On the charge/try bar, she represented an Appellate requested person in the lead case of Puceviciene v Lithuania  EWHC 1862) on s.12A; which provided new definitions of “charge” and “try”. Saoirse has also represented both Requested Persons (Turkey v Koc; Albania v Koleci; Albania v Sultan Dragjoshi and USA v Okeakpu) and Requesting States (Turkey v Charles  ACD 84) in complex Part 2 cases.
In addition, Saoirse is instructed in judicial review proceedings arising out of extradition and criminal proceedings. She won the first judicial review in the area where the requested person in extradition proceedings was not removed within the statutory time period (see R (on the application of Mechlinksi) v Westminster Magistrates’ Court  EWHC 2043 (Admin)). She has also published a chapter on Judicial Review in Extradition Proceedings in Criminal Justice Review (Hart, 2014).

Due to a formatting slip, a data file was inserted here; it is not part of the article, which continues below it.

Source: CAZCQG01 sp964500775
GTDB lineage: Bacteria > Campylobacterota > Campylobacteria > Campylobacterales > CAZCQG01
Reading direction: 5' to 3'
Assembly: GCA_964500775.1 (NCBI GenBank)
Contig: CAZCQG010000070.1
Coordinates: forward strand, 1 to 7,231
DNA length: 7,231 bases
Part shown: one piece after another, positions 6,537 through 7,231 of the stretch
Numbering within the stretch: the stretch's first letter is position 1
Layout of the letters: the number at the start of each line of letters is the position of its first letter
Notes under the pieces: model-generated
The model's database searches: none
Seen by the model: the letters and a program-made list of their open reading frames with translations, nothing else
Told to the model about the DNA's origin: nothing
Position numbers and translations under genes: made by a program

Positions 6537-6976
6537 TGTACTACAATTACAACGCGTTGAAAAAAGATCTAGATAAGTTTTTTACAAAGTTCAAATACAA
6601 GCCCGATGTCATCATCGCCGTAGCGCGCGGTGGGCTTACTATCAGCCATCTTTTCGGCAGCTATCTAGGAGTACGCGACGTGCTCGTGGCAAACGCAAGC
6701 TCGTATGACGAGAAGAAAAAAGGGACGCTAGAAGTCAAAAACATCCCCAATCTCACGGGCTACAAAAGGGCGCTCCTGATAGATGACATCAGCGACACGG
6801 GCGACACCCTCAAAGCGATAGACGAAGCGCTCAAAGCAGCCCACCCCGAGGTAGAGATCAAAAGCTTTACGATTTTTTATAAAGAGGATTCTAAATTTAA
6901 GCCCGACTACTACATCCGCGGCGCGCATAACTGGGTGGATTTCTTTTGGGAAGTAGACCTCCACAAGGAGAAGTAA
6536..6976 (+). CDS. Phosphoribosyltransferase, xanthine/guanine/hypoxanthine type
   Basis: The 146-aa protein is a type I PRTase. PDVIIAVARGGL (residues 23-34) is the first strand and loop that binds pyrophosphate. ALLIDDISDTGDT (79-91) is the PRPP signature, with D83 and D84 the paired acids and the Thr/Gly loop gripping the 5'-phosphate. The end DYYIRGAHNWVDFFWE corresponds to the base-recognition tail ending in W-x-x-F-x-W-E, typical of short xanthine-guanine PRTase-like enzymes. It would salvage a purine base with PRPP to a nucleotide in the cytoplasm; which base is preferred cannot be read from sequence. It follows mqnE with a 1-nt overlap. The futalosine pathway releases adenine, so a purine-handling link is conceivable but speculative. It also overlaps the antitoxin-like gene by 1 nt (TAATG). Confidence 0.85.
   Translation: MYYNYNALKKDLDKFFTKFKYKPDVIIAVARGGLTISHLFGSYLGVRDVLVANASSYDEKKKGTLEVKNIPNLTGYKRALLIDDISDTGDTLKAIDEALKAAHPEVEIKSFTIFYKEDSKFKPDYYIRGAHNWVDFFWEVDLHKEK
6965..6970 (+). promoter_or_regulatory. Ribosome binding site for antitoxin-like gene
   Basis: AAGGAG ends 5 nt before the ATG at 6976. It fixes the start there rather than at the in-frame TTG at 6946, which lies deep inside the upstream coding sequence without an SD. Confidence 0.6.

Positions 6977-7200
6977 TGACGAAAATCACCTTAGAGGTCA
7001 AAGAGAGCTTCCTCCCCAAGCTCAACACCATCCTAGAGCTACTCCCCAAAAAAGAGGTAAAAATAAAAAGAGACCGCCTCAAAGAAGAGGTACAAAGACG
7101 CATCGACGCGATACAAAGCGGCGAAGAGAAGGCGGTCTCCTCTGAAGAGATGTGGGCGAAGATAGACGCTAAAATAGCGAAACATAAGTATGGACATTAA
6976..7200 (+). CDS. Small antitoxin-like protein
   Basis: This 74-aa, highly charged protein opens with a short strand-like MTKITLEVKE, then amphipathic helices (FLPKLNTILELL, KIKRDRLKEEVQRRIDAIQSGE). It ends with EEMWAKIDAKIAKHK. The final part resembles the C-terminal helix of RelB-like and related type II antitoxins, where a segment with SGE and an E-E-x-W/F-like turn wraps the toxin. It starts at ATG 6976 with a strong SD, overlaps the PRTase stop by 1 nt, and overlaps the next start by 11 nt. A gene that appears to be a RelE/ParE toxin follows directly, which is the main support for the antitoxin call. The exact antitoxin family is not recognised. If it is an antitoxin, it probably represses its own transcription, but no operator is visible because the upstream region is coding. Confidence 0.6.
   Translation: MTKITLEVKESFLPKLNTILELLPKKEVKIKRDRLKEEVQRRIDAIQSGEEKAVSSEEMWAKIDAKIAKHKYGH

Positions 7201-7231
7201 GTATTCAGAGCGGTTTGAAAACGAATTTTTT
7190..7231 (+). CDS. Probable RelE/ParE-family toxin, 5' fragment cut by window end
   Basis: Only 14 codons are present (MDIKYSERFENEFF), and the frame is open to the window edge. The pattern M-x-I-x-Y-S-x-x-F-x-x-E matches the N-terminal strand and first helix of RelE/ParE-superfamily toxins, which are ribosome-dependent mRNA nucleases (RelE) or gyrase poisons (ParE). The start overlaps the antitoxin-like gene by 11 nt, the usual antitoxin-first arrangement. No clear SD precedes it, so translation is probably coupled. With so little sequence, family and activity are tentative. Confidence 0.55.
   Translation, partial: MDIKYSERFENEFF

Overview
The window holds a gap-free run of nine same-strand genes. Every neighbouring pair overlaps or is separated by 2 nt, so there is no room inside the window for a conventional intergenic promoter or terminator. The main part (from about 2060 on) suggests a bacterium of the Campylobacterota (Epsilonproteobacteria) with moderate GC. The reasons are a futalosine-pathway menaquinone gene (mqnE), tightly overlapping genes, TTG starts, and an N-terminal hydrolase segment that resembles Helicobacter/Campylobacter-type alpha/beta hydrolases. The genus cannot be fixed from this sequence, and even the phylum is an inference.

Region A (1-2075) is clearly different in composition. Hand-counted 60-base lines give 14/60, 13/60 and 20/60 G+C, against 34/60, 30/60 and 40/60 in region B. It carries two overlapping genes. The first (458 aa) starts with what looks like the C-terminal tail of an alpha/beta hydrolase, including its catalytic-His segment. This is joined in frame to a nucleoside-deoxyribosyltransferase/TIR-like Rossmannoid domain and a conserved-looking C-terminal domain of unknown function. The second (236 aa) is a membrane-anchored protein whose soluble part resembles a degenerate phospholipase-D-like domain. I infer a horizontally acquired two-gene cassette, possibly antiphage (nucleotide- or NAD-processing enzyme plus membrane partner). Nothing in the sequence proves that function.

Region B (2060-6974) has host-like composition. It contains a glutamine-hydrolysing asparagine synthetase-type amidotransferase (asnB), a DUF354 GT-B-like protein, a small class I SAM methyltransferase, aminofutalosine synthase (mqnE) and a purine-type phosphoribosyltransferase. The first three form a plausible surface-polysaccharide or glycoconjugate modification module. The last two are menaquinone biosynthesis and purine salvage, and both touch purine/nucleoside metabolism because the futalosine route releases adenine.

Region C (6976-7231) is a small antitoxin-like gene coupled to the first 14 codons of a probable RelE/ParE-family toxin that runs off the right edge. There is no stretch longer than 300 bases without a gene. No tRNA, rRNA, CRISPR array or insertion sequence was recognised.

Saoirse’s public law practice is also thriving. Since the beginning of her practice, Saoirse has represented Claimants in the First Tier and Upper Tribunal (Immigration and Asylum Chamber) on a wide range of issues, from asylum to EEA Visa and ETS cases. In April 2019, Saoirse was appointed to the Attorney General’s C Panel of Junior Counsel. She regularly appears before the Upper Tribunal (Administrative Appeals Chamber), County Courts and Coroner’s Courts in a variety of cases relating to and including social security appeals, inquests and civil claims made by prisoners.